Cause and effect John G. Burnett
English 101 A03
February 20 2011
Analysis Essay/Cause and Effect of Removal of the Cherokees By John G. Burnett
During Andrew Jackson’s presidency from 1829 to 1837, a lot of controversial decisions were made. The removal of Cherokee Indians in the 1830’s was one, and this was more a change of the national policy than a reformulation. Since the Spanish came to the New World from the 1500’s, the continent’s inhabitants- Indians, were there. Beginning from the Washington government in the 1790’s, the policy United States used to administrate the Indians was civilization and assimilation. Under the ambitious administration of Andrew Jackson, who was in favor of Western speculation, the Indians were forced to move from their homeland by the American Army. This is where John G. Burnett really endures the pain that the Indians felt.
From the beginning of the United States’ government, Indian tribes were given rights to be treated as nations, and their rights be respected according to the Constitution. By this, the US government confirmed the authority of Indians on American land as they are the “prior occupants”, and their land should never be taken unless they agree or they lose in a war. Although the US government sounds just and fair in attitude, for years, Indians were intentionally tricked into treaties that ceded huge amount of territory to the whites, But it only took one Cherokee child to trade gold. This is what started the removal of the Cherokees.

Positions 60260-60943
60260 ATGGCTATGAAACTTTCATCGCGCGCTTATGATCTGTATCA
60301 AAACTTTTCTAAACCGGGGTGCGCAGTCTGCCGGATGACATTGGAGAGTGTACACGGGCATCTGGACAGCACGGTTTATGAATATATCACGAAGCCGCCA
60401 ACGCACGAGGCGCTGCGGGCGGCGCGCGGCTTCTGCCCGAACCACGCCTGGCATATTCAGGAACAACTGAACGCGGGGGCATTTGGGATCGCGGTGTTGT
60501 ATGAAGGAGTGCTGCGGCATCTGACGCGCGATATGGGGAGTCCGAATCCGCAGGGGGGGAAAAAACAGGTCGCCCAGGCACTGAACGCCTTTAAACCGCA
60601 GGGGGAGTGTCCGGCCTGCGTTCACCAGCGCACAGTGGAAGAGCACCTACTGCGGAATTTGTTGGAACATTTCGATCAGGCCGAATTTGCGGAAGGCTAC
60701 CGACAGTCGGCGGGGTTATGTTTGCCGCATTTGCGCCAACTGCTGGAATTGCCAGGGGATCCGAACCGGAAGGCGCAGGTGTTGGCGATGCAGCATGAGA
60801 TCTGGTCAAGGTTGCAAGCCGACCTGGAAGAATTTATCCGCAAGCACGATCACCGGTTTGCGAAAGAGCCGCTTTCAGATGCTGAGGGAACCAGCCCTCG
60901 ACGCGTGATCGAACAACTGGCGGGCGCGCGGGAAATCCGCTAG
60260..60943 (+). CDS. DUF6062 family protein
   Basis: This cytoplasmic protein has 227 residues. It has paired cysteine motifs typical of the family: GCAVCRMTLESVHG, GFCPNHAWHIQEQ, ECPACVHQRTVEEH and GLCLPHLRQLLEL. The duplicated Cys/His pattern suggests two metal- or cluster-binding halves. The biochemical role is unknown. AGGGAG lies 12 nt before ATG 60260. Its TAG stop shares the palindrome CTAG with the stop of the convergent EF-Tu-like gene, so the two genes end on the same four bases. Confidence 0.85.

Even though John G. Burnett’s story is short, it doesn’t lack in examples of cause and effect. Like he tells us “In 1828 and young Cherokee sold a white man a gold nugget.” This is also where he explains the “Cherokees are forever doomed.” To compensate their moral beliefs because of their intensive usurpation of Indian land, US government brought up ideas that it is their “duty to make new efforts for the preservation, improvement, and civilization of the native...
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